A French cosmetics giant uses one to create artificial skin. A Wisconsin start-up designs ceramic guides that pinpoint tumors in individual cancer patients. Workers on a remote North Sea oil rig make replacement parts on the spot rather than wait days for a ship or helicopter to arrive.
All these actions are made possible by one technology: 3-D printing. Developed in the 1980s, 3-D printers create three-dimensional objects by laying down successive layers of material, a process called additive manufacturing. The technology has evolved to work with different types of substances: plastics, metals and now biological materials.
Management consulting firm A.T. Kearney describes 3-D printing as a technology that is disrupting the $12 trillion manufacturing industry. "3-D printing, or additive manufacturing — will push the production of goods closer to the consumer, democratizing manufacturing on a global scale and allowing products to be cost-effectively customized to consumers' needs," said the firm in a report that described the U.S. as the world leader but with Germany, South Korea and Italy among the countries working hard to catch up.
The adoption is gradual. "3-D printing is having the largest impact on industries which manufacture low-volume, high-value parts which may benefit from mass customization," said Dr. Bryony Core, senior technology analyst at IDTechEx, an independent analyst firm based in Cambridgeshire, England.
The aerospace and medical industries have been the most enthusiastic adopters, she says, but the list of industries embracing the technology is expanding. They include Boeing and Airbus, Ford and other automakers, consumer electronics manufacturers like Foxconn and brewers like Heineken. IDTech Ex estimates the market for 3-D printing should grow at a brisk 13% rate from $9.87 billion now to $31 billion by 2029.
The capacity to create 3-D objects immediately is changing manufacturing, said Jos Burger, CEO of Ultimaker, a maker of industrial 3-D printers based in the Netherlands. Customers can go to a dashboard, select a component and send G code (which translates the product specs to a code the printer understands). "The G code is traveling, not an object," said Burger. "That is a revolution growing incredibly fast."
French cosmetics maker L'Oreal has been using 3-D technology for more than 20 years, said Anne Debauge, digital director of the packaging and development department. The printers are deployed in 21 of the company's 40 plants worldwide. The availability of 3-D printers in company plants enhances the role of employees, said Debauge. "They become actors rather than coordinators."
The company's original use of the printers was to develop prototypes of bottles and packages for its beauty products, but their use has evolved. L'Oreal is now exploring another capability of 3-D printers: bioprinting. By building layers of living cells, 3-D printers can create human skin.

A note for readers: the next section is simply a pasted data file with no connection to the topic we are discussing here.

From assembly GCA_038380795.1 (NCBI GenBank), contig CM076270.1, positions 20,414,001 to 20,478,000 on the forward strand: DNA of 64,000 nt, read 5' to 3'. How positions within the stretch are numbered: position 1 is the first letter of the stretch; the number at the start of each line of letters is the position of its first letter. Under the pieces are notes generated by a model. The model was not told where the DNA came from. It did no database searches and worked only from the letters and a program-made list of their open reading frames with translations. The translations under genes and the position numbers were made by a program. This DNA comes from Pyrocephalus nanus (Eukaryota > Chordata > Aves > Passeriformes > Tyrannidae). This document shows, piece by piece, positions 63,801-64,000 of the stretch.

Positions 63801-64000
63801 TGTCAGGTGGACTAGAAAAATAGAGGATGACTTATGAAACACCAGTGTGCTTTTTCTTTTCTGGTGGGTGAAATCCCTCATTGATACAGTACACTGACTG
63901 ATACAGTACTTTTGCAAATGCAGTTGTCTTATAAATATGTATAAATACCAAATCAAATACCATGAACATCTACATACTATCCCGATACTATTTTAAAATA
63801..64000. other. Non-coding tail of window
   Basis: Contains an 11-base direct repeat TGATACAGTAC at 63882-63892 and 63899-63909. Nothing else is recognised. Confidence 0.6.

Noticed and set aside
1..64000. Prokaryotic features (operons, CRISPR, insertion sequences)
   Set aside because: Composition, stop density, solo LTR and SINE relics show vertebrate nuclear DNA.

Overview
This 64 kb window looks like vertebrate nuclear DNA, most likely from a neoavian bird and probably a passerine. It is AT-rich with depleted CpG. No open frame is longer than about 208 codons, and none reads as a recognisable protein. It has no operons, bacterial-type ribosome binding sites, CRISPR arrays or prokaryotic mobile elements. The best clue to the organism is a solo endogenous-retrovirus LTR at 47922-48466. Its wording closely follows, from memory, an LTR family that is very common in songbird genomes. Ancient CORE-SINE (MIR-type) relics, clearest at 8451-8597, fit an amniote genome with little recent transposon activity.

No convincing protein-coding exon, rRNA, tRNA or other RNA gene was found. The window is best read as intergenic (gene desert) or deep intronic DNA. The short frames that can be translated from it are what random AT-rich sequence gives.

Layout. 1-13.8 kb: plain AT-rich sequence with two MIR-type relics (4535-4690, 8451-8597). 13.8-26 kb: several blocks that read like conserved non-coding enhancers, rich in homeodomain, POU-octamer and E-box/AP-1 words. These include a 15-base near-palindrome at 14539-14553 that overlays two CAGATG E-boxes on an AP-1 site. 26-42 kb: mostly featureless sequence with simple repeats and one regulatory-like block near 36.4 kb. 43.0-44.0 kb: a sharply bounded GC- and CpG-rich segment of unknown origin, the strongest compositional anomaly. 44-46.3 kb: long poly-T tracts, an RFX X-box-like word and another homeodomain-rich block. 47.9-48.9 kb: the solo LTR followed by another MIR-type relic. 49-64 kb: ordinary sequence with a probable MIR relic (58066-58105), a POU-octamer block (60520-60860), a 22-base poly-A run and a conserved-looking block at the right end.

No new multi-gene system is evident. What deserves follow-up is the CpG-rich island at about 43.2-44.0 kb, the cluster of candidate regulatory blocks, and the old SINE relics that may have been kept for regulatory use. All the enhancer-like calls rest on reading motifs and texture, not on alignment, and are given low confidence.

"Thanks to cutting-edge technological tools, we can print living cells and implant them into other living material," said Jérémie Soeur, head of L'Oreal's cellular and tissue engineering group, in an interview posted on the company's website. The 3-D-printed skin could be used to test products and reduce the controversial use of live animals, for example. (L'Oreal points out it stopped animal testing in 1989).
Soeur imagined a time when dermatologists could store samples of patient cells and print them directly onto patients after a severe wound or burn. In the long term, scientists believe they will be able to print entire organs from a patient's own cells, reducing the need for donors and the possibility of rejection that now occurs with transplants.
There are two key obstacles to faster growth of the 3-D printer market, says Maikel van Verseveld, global production and operations lead at Accenture's Industry X.O, which focuses on marrying smart technologies to traditional industries. "The majority of our clients are still hesitating," he says. One concern is the disparity in scale between suppliers and customers. Many manufacturers of 3-D printers are small start-ups, while users are often large corporations. "Elephants in the enterprise want to do business with elephants," he said.
However, two giants, Siemens and HP, have joined forces to encourage big companies to adopt 3-D printing. In March the two companies announced an alliance that would make Siemens manufacturing software and HP's latest industrial 3-D printers work smoothly together. "We are proud to partner with Siemens to make high-performance parts, personalized products and serialized 3-D production a reality for our customers," said Christoph Schell, HP's president of 3D Printing and Digital Manufacturing, in a press release.
The other big concern is the management of intellectual property rights. A customer may be able to get the specs to create a replacement part, but how will the original manufacturer be compensated? "How do I assure I will get the original design?" explained van Verseveld. He envisions an online marketplace that makes component designs available and handles the financial transaction between the parties.
When 3-D printing first burst onto the scene, popular scenarios envisioned a 3-D printer in every garage. But the consumer market never met expectations, because of the limited capability of affordable home printers, said Dror Danai, the chief business officer at XJet, an Israeli manufacturer of 3-D printers.
However, he sees many applications of 3-D printers that will benefit consumers. One example is the creation of more precise crowns and dentures by dentists. Another is the ability to make individualized medical devices for patients. His company is working with a start-up in Wisconsin that uses 3-D printers to create customized ceramic guides to precisely freeze breast tumors identified by MRI machines.
"[3-D printing] works best when parts are impossible to make in a traditional way," Danai said.